However, he noted that fashion could — and should — take a bigger part in multilateral talks. “There needs to be more representation from brands in the future particularly as this is a great place to be connecting into country strategies, to be connecting with some of the big financial partners that are in development banks and commercial banks and start to build out programs,” he said. “I think a better COP next year would be to have some more organized participation from the fashion brand retailers, then more suppliers will come.”

WAL TO WALL: Nonprofit group Accelerating Circularity has received a new round of backing of $1.5 million from the Walmart Foundation.

The group’s mission is to create textile-to-textile circular supply chains and keep used textiles out of the waste streams.

“We are fortunate to have the support of the Walmart Foundation to do this next level of work and move closer to realizing our vision of a world in which textiles are no longer wasted,” said Accelerating Circularly president Karla Magruder. “We aim to broaden our engagement as we continue to build the business case for circularity and invite new industry collaborators to join us in this endeavor.”

The follow-up $1.5 million will be used to look at the technical feasibility of textile-to-textile recycling systems.

To that end, Accelerating Circularity will develop a tool to create a waste hierarchy to optimize the flow of used textiles based on their potential to be reused or have the greatest potential for reducing greenhouse gasses, as well as work with brands and retailers in the U.S. to create better disposal and collection systems to keep clothes out of landfill.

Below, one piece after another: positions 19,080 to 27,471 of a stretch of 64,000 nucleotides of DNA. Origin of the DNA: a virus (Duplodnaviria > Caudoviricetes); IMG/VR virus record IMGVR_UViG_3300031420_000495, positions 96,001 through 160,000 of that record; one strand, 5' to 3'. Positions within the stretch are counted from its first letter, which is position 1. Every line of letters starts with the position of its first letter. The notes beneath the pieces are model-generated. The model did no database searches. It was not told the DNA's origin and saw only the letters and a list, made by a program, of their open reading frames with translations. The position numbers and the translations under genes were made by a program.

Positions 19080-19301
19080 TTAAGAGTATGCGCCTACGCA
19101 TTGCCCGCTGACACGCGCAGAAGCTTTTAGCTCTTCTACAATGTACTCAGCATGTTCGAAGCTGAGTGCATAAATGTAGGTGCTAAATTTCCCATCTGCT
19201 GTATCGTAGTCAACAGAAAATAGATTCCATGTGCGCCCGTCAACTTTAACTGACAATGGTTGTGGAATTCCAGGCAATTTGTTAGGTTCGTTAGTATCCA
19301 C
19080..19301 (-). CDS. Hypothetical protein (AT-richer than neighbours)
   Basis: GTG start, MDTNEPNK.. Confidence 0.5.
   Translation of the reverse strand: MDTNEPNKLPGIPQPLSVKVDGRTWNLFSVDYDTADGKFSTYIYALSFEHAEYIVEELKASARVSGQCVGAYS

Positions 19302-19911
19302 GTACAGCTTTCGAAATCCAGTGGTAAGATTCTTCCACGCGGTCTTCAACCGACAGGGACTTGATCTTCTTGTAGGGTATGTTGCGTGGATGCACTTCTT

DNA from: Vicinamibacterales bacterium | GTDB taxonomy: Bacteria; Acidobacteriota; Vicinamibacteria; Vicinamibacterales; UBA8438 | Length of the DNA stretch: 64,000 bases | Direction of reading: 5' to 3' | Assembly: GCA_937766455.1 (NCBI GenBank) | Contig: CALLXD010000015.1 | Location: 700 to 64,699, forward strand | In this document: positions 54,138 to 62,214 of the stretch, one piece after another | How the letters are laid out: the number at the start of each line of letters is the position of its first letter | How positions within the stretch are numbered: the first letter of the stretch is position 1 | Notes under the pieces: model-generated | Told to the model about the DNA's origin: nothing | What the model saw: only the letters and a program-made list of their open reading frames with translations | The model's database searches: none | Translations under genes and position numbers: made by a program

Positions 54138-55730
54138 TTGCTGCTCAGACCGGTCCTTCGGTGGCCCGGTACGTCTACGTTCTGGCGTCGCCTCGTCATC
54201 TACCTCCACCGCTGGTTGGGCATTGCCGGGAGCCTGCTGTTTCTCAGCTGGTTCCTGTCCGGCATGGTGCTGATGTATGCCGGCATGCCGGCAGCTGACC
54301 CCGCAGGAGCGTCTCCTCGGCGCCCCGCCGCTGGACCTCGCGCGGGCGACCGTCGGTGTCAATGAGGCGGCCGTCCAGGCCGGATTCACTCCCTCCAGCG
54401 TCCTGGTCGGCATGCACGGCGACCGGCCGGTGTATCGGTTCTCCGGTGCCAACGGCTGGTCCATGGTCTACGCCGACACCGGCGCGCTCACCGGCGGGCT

Accelerating Circularity also wants to push forward on making textile-to-textile recycling viable by scaling up to what the industry needs to feed its production needs. The group will work on the development of additional circular fibers, yarns and fabrics, and include strategic new geographies to establish sustainable circular supply chains across North and Central America.

It marks Accelerating Circularity’s second grant from the Walmart Foundation. The group received $1.2 million in 2021, and has used the financial infusion to study fabric waste on the East Coast to identify gaps in the recycling and circular chains. The group also launched pilot programs in textile-to-textile recycling to show that it is scalable and can work, in the U.S. and Europe.

VIRTUAL SIGNALING: Inditex rolled out virtual try-on to its youth-skewed brand Bershka. The tech is a virtual fitting room called YourFit powered by 3DLook, which aims to give more accurate size and fit recommendations. The tech aims to reduce product returns from online sales.

“The fashion industry is undergoing rapid transformation, with a strong focus on sustainability and efficiency — and it is up to the industry giants to lead by example. Our virtual fitting room technology has the power to revolutionize the online shopping experience and contribute to the development of a greener, more sustainable and efficient fashion industry by reducing the number of size-related returns and appeal to a younger camera-driven digital generation,” said 3DLook cofounder and chief commercial officer Whitney Cathcart.

The tech is voice guided and uses front and side photos of the customer; the solution’s precise 3D mapping technology and size recommendation engine then offer instant feedback on what size would fit best and provide a highly accurate and photorealistic virtual try-on experience.

Bershka is trailing the tech and it could be expanded to other Inditex brands in the future.

Elsewhere, Inditex’s fast-fashion behemoth Zara expanded its pre-owned resale platform to additional European countries: Austria, Belgium, Croatia, Finland, Germany, Greece, Ireland, Italy, Luxembourg, Portugal, the Netherlands, Slovakia, Slovenia and its home country of Spain. The service was launched in the U.K. in October 2022, and expanded to France in September.